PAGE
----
Bershenyi hangs on to Glenwood council seat
GLENWOOD SPRINGS, Colorado – There were no election-night parties for the two candidates vying for an at-large Glenwood Springs City Council seat Tuesday. Just politics as usual.
As the ongoing debate over traffic-related issues continued to rage inside a meeting room at the Glenwood Community Center, challenger Lyle Beattie stepped into the lobby to congratulate Stephen Bershenyi for winning a second term as councilman.
Bershenyi came out on top in the lone contest for a City Council seat in Tuesday’s mail-ballot election, 761 votes to Beattie’s 734, according to unofficial final tallies.
The Glenwood Chamber Resort Association-sponsored town hall meeting to discuss the proposed replacement of the Grand Avenue Bridge, the Highway 82 access control plan and renewed calls for a bypass, served as an appropriate backdrop to the election.
Both candidates spent the evening in listening mode at the forum, attended by close to 200 people, while the ballots were being counted back at City Hall.
Given the close contest, Bershenyi said he’d be glad to listen to Beattie’s ideas on how to reach consensus on some of the critical issues now facing the city, bridges, bypasses and otherwise.
“I’m very humbled,” Bershenyi said upon learning that he’d won re-election to a second four-year term on council.
“This just points out the fact that I need to do my level best to represent all of the citizens of Glenwood Springs,” Bershenyi said of the close contest. “I pledge to continue to listen to all of the dialogue, and to work to build a political consensus that will help us move forward.”
Beattie, a former Glenwood Springs mayor and councilman for six years in the 1960s, was seeking to return to City Council five decades later at age 89.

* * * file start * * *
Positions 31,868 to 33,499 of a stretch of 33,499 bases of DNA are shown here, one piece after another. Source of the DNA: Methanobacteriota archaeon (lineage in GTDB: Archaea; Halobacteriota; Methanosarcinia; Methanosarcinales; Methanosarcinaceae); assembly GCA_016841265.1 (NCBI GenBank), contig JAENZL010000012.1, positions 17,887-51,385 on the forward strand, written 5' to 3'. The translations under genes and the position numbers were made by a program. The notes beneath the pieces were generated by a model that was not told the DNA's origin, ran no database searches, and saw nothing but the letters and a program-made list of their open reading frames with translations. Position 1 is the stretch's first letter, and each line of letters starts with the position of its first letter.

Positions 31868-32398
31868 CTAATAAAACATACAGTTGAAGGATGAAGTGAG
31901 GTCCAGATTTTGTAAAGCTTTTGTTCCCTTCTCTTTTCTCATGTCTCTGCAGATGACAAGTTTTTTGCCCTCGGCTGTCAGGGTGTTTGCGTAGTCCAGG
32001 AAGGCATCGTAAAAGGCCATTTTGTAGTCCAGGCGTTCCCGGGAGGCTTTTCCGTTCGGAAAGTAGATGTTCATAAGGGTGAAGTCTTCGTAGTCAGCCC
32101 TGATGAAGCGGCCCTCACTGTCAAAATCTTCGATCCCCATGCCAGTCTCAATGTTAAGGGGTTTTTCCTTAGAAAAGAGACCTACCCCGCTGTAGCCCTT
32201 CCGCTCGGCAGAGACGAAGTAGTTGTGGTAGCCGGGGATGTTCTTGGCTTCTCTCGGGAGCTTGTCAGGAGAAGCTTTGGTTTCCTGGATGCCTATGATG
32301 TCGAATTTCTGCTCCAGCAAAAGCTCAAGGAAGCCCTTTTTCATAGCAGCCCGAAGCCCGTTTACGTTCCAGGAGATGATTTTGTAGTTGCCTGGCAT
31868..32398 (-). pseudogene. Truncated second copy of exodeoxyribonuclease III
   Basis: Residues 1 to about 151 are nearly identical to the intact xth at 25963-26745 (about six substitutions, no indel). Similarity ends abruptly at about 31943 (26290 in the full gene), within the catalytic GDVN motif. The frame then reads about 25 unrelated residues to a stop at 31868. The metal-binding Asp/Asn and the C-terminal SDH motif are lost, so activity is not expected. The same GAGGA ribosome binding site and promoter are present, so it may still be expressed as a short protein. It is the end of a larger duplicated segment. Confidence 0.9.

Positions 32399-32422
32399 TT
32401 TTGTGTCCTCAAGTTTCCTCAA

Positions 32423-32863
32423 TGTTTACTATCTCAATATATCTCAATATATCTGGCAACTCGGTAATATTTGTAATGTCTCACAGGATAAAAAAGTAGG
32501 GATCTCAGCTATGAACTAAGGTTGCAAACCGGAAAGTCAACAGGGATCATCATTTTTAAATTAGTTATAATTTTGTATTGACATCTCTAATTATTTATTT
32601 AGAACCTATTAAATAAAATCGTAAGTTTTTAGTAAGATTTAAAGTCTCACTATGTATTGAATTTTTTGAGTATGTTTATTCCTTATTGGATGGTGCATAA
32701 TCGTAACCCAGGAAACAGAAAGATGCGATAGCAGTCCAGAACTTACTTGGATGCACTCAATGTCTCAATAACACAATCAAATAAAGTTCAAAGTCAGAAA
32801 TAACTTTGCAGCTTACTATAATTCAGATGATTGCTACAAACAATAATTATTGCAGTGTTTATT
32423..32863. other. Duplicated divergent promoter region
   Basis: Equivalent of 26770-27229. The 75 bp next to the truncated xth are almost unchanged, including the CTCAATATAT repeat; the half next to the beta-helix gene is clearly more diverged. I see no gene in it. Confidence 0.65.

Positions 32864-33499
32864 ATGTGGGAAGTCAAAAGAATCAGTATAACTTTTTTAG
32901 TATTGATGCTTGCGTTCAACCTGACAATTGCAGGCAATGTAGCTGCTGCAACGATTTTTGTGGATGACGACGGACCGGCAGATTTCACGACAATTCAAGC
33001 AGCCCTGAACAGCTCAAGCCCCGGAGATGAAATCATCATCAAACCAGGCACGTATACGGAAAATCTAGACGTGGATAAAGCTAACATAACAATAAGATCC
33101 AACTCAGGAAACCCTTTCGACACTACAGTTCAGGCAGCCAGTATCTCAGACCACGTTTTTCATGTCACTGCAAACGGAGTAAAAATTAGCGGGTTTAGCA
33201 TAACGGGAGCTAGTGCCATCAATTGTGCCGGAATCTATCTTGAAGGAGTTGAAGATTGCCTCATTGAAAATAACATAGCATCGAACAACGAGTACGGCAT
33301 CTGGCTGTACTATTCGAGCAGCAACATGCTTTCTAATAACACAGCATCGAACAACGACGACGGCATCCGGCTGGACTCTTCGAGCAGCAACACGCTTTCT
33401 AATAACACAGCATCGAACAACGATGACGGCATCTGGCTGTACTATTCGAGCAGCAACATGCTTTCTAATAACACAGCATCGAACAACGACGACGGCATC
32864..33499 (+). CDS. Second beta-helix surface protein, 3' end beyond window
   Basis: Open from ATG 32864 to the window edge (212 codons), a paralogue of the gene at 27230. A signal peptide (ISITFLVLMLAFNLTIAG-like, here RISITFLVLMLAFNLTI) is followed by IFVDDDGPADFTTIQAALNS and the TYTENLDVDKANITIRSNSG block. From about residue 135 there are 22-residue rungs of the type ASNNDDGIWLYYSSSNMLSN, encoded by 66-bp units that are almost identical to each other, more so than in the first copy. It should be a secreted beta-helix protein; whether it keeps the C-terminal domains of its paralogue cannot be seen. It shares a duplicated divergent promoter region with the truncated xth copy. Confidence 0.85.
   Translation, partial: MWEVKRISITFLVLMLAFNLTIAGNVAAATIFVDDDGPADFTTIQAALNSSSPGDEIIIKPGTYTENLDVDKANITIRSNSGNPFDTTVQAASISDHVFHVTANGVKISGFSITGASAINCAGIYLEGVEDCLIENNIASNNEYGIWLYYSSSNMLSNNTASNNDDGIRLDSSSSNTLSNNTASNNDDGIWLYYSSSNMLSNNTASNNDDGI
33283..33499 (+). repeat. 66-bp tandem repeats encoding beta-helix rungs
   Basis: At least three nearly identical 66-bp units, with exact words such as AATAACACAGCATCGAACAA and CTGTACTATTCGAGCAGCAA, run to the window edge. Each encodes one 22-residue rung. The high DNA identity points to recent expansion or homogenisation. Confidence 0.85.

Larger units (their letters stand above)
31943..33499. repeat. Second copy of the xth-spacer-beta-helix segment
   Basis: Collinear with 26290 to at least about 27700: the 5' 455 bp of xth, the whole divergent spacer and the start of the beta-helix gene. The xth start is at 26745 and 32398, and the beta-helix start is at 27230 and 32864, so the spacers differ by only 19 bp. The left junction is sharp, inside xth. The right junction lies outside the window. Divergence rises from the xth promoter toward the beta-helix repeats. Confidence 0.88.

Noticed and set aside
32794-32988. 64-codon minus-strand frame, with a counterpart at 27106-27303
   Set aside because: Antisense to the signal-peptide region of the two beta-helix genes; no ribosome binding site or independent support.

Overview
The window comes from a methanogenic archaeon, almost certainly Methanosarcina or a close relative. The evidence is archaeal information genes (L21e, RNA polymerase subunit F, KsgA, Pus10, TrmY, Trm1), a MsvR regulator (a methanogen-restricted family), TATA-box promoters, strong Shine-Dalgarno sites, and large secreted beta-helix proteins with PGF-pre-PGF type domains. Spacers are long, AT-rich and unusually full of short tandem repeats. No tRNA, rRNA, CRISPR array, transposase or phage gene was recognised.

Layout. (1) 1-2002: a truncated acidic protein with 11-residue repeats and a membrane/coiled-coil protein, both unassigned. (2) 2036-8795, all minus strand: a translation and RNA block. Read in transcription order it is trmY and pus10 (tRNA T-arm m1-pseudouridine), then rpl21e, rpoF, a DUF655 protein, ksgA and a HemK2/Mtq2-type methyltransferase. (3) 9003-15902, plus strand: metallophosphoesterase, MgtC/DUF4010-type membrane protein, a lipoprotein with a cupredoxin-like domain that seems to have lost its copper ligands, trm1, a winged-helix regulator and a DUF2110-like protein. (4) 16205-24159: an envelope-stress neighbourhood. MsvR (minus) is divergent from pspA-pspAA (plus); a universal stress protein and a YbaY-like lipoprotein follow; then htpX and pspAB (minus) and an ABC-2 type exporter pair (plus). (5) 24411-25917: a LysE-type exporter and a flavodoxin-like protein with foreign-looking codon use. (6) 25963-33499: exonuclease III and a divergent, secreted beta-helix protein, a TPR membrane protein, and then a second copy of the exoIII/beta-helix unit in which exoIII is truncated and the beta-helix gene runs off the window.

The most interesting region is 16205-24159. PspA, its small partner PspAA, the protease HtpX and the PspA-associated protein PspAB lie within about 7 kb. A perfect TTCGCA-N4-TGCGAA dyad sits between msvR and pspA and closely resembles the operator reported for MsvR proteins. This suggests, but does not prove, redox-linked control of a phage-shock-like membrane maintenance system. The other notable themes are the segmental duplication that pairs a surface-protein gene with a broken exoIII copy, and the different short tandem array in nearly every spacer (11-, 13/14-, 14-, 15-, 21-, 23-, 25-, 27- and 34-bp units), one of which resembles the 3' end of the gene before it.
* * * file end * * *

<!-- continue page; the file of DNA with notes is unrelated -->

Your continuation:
“I have to feel pretty good about my showing,” he said. “I appreciate the committee I had working for me, and the effort they put into this for me.”
Beattie said he would like to stay involved in city issues in some way, and may consider seeking appointment to one of the many city advisory boards and commissions.
“I still would like to be involved in things,” he said.
City voters also passed the single ballot question before them, authorizing the city to sell or otherwise convey two publicly owned parcels in the 700 block of Colorado Avenue.
The measure passed with 938 votes in favor to 507 opposed.
Garfield County has expressed interest in acquiring the parcels to combine with adjacent county holdings for expanded parking in the area.
“This just allows us to begin that conversation,” City Manager Jeff Hecksel said. The ballot question did not specify a particular buyer.
A total of 1,495 ballots were cast in the election, out of 4,411 ballots sent to registered active voters in the city, for a 34 percent turnout.
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Jamestown Revival released “Young Man” – its third pandemic-recorded album – in mid-January and is on a winter tour that that includes a four-date Colorado run with stops in Denver, Telluride and Fort Collins before culminating in a sold-out Belly Up Aspen show on Sunday, Jan. 30.